For years, microsites were the de facto standard when it came to highlighting a new product or idea. Launch a new drug? Create a separate product site and invest significant budget to drive traffic to it. Highlight a new research concept? A microsite will do the trick.

The downsides of microsites

But this fixation on microsites, sitting on a separate domain and detached from a company’s existing online resources, is crumbling. One marketing commentator outright makes the claim that microsites suck. But why this adversity? A look at some of the drawbacks of microsites makes it clear:

  • Extensive money and effort is required to build a completely new microsite for each new product or topic
  • Microsites often get shut down or left unmaintained, killing SEO value and leaving dead or outdated links in their wake
  • Microsites hardly leverage the authority of already existing websites, like the main corporate site
  • Effort to drive traffic to the site via SEO, social media, bought media etc. needs to start from scratch
  • Microsites can encourage silo thinking – there is a risk that different stakeholders within the same organisation each want their own microsite, competing with each other rather than working together

A viable alternative

But with microsites falling out of favour, who’s the new star on the horizon? If you have read the headline, you already know the answer: the content hub. As the name implies, a content hub serves as one centralised content repository. If you think about the benefits this has over the microsite approach, you’ll understand why shifting to content hubs is a big trend in online marketing:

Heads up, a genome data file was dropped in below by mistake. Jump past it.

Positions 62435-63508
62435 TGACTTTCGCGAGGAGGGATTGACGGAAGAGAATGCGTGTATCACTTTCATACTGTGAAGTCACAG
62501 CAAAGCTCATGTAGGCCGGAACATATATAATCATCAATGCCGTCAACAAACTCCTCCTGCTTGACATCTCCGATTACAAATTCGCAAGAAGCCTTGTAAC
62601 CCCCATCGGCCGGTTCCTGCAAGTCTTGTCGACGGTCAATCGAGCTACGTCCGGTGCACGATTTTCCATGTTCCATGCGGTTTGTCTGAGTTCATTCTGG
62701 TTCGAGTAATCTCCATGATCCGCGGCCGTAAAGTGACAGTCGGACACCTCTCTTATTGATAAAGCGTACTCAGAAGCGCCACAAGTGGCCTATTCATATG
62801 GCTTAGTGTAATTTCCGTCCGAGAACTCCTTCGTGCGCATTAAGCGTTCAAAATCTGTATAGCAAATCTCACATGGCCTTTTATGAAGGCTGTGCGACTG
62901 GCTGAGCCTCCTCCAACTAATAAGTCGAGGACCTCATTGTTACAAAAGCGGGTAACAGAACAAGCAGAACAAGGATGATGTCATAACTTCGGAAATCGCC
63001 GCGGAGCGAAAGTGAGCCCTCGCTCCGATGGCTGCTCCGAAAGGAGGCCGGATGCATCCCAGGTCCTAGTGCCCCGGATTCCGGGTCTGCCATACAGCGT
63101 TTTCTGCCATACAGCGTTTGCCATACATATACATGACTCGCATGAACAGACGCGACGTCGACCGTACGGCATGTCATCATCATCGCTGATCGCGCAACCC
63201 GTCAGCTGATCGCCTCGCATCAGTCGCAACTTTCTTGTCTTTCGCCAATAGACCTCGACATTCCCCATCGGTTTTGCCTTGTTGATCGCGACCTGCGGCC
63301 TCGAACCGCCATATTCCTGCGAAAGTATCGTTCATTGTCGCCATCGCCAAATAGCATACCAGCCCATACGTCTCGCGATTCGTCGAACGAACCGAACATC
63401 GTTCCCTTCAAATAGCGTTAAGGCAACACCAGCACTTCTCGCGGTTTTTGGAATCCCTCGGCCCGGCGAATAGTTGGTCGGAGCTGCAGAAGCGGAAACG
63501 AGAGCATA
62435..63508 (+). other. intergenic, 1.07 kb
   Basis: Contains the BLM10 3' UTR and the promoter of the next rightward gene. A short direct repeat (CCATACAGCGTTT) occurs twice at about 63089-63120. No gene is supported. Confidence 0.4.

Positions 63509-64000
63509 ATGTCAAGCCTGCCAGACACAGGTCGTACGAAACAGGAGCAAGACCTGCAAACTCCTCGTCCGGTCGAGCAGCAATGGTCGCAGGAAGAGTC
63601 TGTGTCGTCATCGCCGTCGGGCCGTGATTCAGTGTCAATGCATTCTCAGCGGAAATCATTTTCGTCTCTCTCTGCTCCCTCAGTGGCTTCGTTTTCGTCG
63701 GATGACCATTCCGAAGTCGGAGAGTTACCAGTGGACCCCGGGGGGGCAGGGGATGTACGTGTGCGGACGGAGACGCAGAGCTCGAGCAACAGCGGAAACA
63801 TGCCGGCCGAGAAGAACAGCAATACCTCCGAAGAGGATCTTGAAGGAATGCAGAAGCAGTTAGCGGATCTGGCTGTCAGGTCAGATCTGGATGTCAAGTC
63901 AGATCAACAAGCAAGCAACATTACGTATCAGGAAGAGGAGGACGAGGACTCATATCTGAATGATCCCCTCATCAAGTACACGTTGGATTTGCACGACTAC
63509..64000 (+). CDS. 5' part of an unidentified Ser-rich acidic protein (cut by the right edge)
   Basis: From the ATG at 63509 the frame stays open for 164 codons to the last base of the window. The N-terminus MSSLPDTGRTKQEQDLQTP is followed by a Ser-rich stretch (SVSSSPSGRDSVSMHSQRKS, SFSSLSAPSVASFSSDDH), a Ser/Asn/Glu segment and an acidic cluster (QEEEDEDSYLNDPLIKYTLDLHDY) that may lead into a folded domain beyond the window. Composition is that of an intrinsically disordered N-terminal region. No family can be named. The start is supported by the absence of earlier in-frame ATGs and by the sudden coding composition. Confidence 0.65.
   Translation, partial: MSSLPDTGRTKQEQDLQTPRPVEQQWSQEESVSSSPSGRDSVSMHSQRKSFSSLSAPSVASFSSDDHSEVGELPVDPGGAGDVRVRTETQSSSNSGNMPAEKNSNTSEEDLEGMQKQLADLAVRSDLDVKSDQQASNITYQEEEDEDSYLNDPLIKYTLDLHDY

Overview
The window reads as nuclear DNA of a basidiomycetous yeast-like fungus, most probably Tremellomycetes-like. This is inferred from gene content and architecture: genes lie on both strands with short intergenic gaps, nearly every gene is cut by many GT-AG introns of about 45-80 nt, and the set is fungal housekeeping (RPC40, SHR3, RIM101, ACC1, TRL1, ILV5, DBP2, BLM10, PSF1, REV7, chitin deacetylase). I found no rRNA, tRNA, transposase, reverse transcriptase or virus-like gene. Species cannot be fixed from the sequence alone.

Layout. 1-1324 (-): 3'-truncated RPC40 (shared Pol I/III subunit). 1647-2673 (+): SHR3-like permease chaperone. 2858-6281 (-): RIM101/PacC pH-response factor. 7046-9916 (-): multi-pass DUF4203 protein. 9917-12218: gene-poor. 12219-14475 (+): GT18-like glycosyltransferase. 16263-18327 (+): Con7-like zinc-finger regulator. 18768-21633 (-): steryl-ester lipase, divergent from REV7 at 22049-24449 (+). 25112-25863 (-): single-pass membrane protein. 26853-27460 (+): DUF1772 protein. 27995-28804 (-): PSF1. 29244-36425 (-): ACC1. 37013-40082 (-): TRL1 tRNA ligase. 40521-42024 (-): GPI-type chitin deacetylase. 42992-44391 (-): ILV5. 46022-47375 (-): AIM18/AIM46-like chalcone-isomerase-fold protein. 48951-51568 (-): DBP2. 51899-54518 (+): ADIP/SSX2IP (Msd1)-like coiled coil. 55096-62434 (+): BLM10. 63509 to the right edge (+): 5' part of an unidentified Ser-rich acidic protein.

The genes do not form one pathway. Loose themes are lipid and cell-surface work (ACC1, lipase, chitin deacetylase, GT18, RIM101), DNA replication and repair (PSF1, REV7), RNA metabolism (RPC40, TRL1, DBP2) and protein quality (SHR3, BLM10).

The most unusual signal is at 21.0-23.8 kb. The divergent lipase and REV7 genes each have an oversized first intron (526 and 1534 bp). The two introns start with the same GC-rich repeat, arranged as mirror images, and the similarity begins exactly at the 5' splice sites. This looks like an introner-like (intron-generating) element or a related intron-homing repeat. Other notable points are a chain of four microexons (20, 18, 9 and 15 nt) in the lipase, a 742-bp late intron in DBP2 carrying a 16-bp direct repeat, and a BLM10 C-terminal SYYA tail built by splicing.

• Leverages existing online resources, especially when the main corporate website serves as the content hub
  • Less effort, less spending, more synergies
  • Better search ranking, as one unified content hub has much more SEO juice than various unconnected microsites and because newly added content benefits from the already existing site authority
  • One central website is easier to manage than many
  • Encourages internal collaboration

Best practice examples of content hubs in pharma

One company that’s doing the hub approach well is Boehringer Ingelheim in respiratory. A page sitting on the corporate website acts as a point of entry to different respiratory content, much of which sits on the root domain of the corporate website. Thus, this content benefits from the very high Moz Domain Authority of Boehringer Ingelheim’s corporate website.

A good example of incorporating interactive content often found on microsites is Quintiles’ corporate website. Rather than dispersing this content among various microsites sitting on different root domains, Quintiles hosts content such as white papers, fact sheets, case studies and podcasts right on its corporate website.

There are many reasons for considering a content hub over a microsite approach. It’s no crime to integrate interactive content like videos or infographics – commonly found on microsites – into an existing corporate website. And the benefits of higher site authority often outweigh the potential downside of less creative flexibility.